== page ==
Agreeableness has a strong positive correlation with all three dimensions of Empathetic Concern. Results of Polish research on students of medicine  are coherent with the results obtained from Chinese students of medicine  and with the results from Spain , where a positive correlation between Agreeableness, Empathetic Concern and Perspective Taking were observed. Available data show that people who are often caring about others, may feel inclined to resign from their own needs, in order to meet the needs of others (relations between Agreeableness and Empathetic Concern), which may frustrate them (relation between Agreeableness and Personal Distress). We therefore assume that people who belong to this group will also be more susceptible to personal distress when in contact with the suffering of others. At the same time, their specific approach – cognitive openness, will enable them to understand other person’s perspective (relations between Agreeableness and Perspective Taking).
The last dimension of the Big Five, Conscientiousness, is not directly related to any of the dimensions of empathetic sensitivity. Costa  state that Conscientiousness and empathy are two independent constructs with no correlations. Bętkowska-Korpała et al. , Song and Shi , Guilera et al. indicate, that there is a correlation between Conscientiousness, Perspective Taking and Personal Distress.
Studies on interrelations between personality factors and empathy dimensions are valuable from theoretic perspective. Better understanding of this phenomenon is useful for development of psychosocial programs for students of medicine and medical doctors and may also be applied in further stages of professional development of medical doctors.
In 2018, we our research team carried out a study on a group of students of medicine, where we identified and described three profiles of empathy . However, we were further interested in personality characteristics of students who comprised each profile, and wanted to know if there were any coherent personality characteristics, typical for each of the empathy profiles. In this research, our analyses were focused on describing empathy profiles of students of the fifth year of medical studies, with consideration of their five basic personality characteristics (Big Five) and their subfactors. Our analyses of previous studies, shows that examination of empathy profiles and their personality characteristics with consideration of subdimensions of the FFM model has not been done so far.
The aim of this study was to analyse personality characteristics of empathy profiles among students of medicine, with consideration of chief personality factors and their subdimensions according to the FFM model.
Material and method
The research group comprised of the students of medicine in their fifth year, (n = 153; M = 57, F = 96; the mean age of study participants was 23 years), recruited into the study in Workshops in Clinical Psychological Skills. Students who consented to participation in an anonymous study were filling in coded answer sheets. Informed and written consent was obtained from all individual participants included in the study.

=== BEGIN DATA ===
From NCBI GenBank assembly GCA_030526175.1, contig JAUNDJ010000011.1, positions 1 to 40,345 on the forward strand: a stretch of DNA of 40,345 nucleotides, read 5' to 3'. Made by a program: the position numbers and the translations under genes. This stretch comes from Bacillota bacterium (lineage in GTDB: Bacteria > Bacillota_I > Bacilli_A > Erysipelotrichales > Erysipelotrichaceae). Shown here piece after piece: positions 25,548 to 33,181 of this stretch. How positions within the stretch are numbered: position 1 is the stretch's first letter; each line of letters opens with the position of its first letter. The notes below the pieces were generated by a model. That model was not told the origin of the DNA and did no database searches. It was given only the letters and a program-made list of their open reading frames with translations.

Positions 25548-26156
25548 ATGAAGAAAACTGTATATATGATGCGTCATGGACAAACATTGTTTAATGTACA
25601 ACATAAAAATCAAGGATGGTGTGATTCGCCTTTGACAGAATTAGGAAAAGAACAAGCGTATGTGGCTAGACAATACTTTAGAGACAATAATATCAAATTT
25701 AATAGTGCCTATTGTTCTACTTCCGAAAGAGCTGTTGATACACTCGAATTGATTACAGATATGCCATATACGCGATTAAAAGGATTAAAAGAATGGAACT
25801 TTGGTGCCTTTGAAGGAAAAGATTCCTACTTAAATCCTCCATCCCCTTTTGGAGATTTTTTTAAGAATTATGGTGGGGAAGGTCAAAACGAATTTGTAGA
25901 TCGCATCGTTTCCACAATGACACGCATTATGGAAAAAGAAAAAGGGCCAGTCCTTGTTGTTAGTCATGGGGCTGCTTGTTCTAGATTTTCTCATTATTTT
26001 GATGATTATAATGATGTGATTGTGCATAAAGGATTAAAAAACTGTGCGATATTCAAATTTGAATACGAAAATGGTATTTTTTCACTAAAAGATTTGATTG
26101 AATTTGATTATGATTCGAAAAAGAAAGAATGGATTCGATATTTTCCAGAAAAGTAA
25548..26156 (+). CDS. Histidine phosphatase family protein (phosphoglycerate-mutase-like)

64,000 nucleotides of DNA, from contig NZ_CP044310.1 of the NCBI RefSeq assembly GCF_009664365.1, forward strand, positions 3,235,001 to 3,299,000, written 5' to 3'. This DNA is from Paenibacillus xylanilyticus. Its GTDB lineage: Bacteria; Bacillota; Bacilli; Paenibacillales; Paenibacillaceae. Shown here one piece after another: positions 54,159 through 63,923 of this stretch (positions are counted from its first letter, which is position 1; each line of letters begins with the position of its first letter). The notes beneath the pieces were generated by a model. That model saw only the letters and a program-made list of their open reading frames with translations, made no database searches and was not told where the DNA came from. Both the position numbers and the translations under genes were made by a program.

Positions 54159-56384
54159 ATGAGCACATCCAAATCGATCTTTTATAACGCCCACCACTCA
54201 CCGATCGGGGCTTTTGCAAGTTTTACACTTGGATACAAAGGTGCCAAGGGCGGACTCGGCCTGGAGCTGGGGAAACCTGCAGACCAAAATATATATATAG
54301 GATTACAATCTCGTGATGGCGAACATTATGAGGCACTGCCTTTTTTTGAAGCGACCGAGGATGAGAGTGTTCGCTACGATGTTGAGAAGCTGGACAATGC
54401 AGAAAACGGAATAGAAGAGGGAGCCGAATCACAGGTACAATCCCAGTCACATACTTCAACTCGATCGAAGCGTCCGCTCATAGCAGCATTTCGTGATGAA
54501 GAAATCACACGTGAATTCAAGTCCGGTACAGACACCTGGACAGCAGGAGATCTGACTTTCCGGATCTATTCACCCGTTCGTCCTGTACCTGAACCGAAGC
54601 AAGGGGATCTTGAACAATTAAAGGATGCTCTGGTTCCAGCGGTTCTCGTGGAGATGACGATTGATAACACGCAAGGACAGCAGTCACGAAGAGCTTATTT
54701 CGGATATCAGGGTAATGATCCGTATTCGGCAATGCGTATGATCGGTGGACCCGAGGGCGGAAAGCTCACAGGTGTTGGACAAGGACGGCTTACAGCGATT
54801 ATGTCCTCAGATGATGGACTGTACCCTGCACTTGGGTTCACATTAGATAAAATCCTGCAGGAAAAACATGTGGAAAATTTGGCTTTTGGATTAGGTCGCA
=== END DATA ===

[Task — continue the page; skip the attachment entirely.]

Two tools were applied in the research.
Personality Inventory (NEO-PI-R) [18, 19] describes the adopted taxonomy of 5 chief personality factors: Neuroticism, Extraversion, Openness, Agreeableness and Conscientiousness. Each of the main factors consists of six subfactors. The inventory consists of 240 items. Subjects use the Likert-type style (0 to 4) to indicate the truthfulness of a sentence in relation to themselves on an answer sheet. Raw results are calculated by means of keys and afterwards, taking into consideration the norms (for age and sex), the result is transferred to a sten value calculation sheet, Graph a personality profile. The Polish adaptation of this test is characterized by good psychometric indicators .
Empathic Sensitiveness Scale (ESS)  has been created on the basis of Davis’ theory and the Interpersonal Reactivity Index (IRI) tool [1, 2]. ESS adaptation comprises three indicators: Empathetic Concern (EC), Personal Distress (PD) and Perspective Taking (PT). The authors of the Polish adaptation did not include the sub-scale of Fantasy. This subscale seems to be the most problematics of all four identified parts of the IRI Questionnaire, which was pointed out by Davis , who wrote that is very difficult to unambiguously locate it within the theory and research model he proposes. It is also not without significance that even Davis often ignores the scale of Fantasy in his research  The EC indicator measures the tendency to express sympathetic affective reactions towards a person who experiences a difficult situation. The PD indicator shows the tendency to experience discomfort and unpleasant feelings in contact with a suffering person. Both above-mentioned indicators are affective. The third indicator—PT – a cognitive component of empathy, measures the ability to spontaneously take the perspective of other people and understand their point of view. ESS has norms for sten scores for the Polish population .